In many cases, trucking accidents are the direct cause of neglect or lack of responsibility on behalf of trucking companies themselves. Certainly, it is more common amongst smaller ‘fly by nights,’ but all could heed a little of this advice…

Don’t just assume your drivers will sail through what is a difficult period for them. They feel they have to meet the same deadlines but are suddenly seriously held back by the volume of traffic. Prepare drivers for what they are likely to face. Ensure that deadlines are reasonable and schedules adjusted according to these extenuating circumstances.

Remember sleep is always the driver’s enemy, so ensure safe shifts are arranged, and it goes without saying, that vehicles need to be in top roadworthy shape, but at this time it is more important than ever.

Perfect brakes for emergency stopping and excellent tyres for swerving out of danger could save many drivers and others lives. This responsibility, including adequate Driver insurance, rests squarely on your shoulders, so always consider that your driver can only represent you well if you have planned well.

The Drivers

Speaking of representing the company well, remember this is part of your duty. Be responsible and courteous on the roads. You are going to have cars full of irritable drivers lining up behind you at times, so pull over only whenever it is safe to do so and let people pass.

Indicate to other drivers when it is safe to pass and be courteous too at loading and offloading depots and even at truck stops. You always represent your company, so do so proudly.

Become a part of the ‘triple A.’ In trucking terms this means be Awake, Alert and Aware. Drive, like everyone else on the road, is a bad driver, always looking out for the worst. Of course, there are plenty of good drivers, but this is a simply safer way to go!

Finally, regardless of deadlines or however, people treat you on the roads, always put safety first. Never drive yourself or your vehicle too hard just to make deadlines. If you drive well the goods will arrive and so will you – safe and sound.

Let us help

At FAW we not only offer an incredible range of some of the best and most affordable new and used trucks on the road, but we offer solid warranties and additional after-sales support like our Driver training for example.

Find a dealer near you – take advantage of our year-end specials and start the new decade as one of the proudest fleet owners in the country. We hope this article has been of some help to you and your Drivers and don’t hesitate to contact us to learn everything you need to know about FAW – Trucks that are “Built in South Africa, for Africa’’. HAPPY HOLIDAYS – drive carefully!

5 great tips for good Trucker etiquette

You see it in the movies all the time – truckers in the USA refer to each other as ‘good Buddy’, and although we may have other greetings here in South Africa, it is worth noting what can make you a ‘good buddy’ to your fellow truckers.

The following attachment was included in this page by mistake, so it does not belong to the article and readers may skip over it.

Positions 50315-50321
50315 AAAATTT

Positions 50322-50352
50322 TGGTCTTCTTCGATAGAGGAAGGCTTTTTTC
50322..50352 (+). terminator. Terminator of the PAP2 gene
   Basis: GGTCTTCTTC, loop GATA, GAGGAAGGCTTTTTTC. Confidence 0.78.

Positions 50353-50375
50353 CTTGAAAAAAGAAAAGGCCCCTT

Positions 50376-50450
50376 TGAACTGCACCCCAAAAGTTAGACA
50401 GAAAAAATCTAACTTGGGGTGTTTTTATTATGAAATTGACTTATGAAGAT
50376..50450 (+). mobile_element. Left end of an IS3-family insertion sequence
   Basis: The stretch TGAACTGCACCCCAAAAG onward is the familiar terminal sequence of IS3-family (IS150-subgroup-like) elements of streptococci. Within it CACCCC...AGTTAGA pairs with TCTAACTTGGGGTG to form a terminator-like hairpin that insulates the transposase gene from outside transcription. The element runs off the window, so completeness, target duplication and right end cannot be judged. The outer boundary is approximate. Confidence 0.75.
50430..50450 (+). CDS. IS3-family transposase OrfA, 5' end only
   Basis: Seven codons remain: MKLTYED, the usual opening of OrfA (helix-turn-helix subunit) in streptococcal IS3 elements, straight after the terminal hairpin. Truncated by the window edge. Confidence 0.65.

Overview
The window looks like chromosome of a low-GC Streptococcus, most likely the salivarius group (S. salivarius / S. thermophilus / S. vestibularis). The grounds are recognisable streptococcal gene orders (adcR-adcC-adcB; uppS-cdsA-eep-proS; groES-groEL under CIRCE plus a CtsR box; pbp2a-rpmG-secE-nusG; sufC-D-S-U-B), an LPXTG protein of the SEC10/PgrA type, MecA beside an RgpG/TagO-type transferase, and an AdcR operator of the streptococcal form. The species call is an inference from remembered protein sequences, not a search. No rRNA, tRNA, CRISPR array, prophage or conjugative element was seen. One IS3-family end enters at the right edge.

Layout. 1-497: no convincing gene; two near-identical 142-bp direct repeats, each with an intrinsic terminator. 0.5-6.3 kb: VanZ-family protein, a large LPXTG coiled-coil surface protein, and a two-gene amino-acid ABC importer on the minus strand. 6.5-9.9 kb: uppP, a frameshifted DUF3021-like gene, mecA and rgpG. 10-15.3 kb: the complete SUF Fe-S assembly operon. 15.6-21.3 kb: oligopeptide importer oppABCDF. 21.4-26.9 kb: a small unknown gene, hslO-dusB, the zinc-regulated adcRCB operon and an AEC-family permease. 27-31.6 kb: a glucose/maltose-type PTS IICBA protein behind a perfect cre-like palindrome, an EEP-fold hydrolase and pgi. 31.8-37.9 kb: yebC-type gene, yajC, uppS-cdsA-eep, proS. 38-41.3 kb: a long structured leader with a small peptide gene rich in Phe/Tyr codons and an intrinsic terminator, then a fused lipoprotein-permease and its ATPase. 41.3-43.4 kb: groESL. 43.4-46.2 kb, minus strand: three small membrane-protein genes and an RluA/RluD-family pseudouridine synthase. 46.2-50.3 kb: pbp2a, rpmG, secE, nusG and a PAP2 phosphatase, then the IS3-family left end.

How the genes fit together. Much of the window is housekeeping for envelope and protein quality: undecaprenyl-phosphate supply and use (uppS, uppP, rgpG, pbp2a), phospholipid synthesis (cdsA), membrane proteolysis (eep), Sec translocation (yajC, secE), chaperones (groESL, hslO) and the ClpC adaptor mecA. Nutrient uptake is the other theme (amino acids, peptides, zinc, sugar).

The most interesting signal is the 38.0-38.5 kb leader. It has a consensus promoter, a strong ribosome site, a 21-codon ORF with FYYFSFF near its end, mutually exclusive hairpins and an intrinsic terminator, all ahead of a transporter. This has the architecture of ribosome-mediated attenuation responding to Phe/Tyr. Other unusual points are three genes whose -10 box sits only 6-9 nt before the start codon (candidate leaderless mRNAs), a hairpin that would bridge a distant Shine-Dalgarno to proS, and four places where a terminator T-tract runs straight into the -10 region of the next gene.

There are a few basic ways you can show respect to each other, and as these also make for safer driving, it’s definitely worth knowing these 5 great tips for good Trucker etiquette…

1 – Hold the flashing – It has become almost common practice for some truckers to flash their brights to show another trucker that they are safe to merge after passing. This can be dangerous though and is at least quite irritating for fellow truckers.

Experienced truckers say a good trucker will know when to merge anyway, but to be polite, it’s better practice just to turn your lights off and on again (no Brights) quickly to give your good buddy the signal.

2 – Let him pass – When another truck is trying to pass you, and you notice he’s struggling to because he doesn’t have the power, slow down a little and let him past. It’s better to lose a few seconds than to never let anyone pass, or worse still, cause a major accident by being stubborn. When you see him again recommend that he/she gets a FAW truck!

3 – Keep your distance – On the other end of the scale, if you have the power and it’s you who are wanting to pass, please keep a safe following distance until you are sure that you can. This is basic road safety, but at the same time, it shows respect to your fellow trucker.

Move over slowly and with plenty of space in front of you. An experienced fellow trucker will indicate to you when it is safe to pass too.

4 – Put the phone down when driving – This also is basic road safety and showing compliance with the law. Talking and texting at the best of times is dangerous when driving. To do so when passing is recklessly endangering your own and your fellow trucker’s life. In trucks, in particular, only hands-free kits or headphones should be used anyway.

5 – Be a buddy off the road too – Being a good trucker means not only being polite to other drivers on the road, but to conduct yourself professionally off the road too. Be respectful to the shippers and receivers of goods at all times…and show respect to fellow truckers at truck stops at every opportunity. We will cover more on this topic in a future article.